Kinematic inversion of seismic waves in an arbitrary anisotropic background medium

Bing Zhou, Stewart Greenhalgh

Research output: Contribution to journalArticlepeer-review


Traditional kinematic inversion of seismic body waves in anisotropic media uses the "weak anisotropy" assumption and the eigenvectors of the Christoffel equation. This gives rise to a linearised inversion approach which may encounter a singularity problem with the two quasi-shear waves. This paper presents a new iterative, nonlinear kinematic inversion scheme, which does not make such an assumption, and avoids the singularity problem. It is applicable to arbitrary media, specifically those having dipping symmetry axes, a strong anisotropic background (or reference medium), and heterogeneous structure. For the forward modelling, we describe an anisotropic model with the gridded values of the five independent elastic moduli and the orientation angle of the symmetry axis, and apply a robust ray tracing method to compute the raypaths and traveltimes for all three wave modes (qP, qS1, qS2). For the inversion, we develop a simple analytic method to approximate the Jacobian matrix without the eigenvectors and perform an iterative nonlinear inversion to reconstruct all of the elastic moduli for imaging the subsurface. Using the new scheme, we have conducted several 2D synthetic imaging experiments for VSP, cross-hole and full illumination recording geometries. This involved determination of the distribution of elastic moduli from traveltime data for each of the three wave modes (qP, qSV, qSH). From these experiments, one can see the superiority of the new scheme and the capability of crosshole seismic anisotropic tomographic imaging. The differences in quality of each elastic moduli image are due to the limitations of the raypath coverage and the differing sensitivities of the various wave mode data.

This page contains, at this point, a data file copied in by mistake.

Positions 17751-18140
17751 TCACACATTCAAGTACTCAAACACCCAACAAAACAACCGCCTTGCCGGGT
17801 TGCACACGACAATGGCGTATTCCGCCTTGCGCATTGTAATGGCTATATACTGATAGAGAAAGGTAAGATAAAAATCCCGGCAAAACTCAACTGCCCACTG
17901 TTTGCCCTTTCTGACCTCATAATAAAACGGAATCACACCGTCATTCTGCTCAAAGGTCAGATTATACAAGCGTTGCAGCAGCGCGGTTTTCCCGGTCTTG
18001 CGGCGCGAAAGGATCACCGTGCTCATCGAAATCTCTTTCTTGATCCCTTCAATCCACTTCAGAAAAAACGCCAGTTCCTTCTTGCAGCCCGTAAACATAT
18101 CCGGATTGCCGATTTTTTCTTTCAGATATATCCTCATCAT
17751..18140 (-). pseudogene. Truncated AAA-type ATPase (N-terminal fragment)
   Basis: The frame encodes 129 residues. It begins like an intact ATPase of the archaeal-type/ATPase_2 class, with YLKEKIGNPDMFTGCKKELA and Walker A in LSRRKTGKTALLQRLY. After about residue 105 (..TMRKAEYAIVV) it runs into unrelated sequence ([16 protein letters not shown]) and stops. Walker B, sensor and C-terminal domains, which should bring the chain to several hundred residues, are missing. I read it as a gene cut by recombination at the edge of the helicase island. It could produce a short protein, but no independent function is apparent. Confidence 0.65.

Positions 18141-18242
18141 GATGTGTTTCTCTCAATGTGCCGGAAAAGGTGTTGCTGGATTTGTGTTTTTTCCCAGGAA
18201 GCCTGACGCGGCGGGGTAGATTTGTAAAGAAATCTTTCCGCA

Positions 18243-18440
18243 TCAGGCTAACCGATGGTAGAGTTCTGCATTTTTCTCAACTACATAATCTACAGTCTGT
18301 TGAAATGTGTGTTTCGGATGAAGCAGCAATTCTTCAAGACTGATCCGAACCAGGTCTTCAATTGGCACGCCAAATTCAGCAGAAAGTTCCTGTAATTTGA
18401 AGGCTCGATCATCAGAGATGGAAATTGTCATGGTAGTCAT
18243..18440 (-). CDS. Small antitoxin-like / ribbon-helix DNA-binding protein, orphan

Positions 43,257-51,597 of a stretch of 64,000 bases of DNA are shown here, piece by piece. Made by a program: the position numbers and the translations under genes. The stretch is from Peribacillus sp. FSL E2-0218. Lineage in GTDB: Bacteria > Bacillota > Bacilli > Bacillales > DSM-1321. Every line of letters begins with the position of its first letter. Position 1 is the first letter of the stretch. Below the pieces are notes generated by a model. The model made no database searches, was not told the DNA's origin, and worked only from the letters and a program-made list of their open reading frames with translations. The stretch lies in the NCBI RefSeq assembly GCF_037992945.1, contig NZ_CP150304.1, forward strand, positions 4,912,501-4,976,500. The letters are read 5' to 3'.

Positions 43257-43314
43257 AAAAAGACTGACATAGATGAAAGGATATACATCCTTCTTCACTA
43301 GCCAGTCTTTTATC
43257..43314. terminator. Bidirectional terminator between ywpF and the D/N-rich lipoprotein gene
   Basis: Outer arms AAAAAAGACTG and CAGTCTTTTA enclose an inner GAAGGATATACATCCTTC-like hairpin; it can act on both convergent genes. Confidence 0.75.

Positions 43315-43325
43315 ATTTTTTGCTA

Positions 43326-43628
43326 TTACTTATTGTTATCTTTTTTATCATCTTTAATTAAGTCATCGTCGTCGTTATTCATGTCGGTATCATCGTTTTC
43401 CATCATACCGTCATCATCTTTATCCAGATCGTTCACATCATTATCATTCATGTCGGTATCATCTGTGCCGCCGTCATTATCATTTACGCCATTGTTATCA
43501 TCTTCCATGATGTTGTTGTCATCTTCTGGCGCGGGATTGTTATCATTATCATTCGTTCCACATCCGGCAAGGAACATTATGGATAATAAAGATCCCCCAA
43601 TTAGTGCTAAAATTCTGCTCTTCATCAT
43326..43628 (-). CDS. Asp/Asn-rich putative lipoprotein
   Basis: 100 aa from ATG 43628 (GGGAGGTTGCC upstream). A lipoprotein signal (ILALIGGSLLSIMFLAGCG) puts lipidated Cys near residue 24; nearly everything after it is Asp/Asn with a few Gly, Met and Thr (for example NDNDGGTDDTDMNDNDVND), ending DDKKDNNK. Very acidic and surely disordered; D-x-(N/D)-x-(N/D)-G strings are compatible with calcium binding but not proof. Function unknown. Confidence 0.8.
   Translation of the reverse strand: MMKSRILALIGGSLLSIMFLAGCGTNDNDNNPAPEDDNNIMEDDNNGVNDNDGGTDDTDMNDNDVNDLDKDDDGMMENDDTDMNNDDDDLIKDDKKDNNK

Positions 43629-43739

Original languageBritish English
Pages (from-to)111-132
Number of pages22
JournalJournal of Seismic Exploration
Issue number2-3
StatePublished - Apr 2008


  • Body waves
  • Inversion
  • Ray-tracing
  • Travel-times


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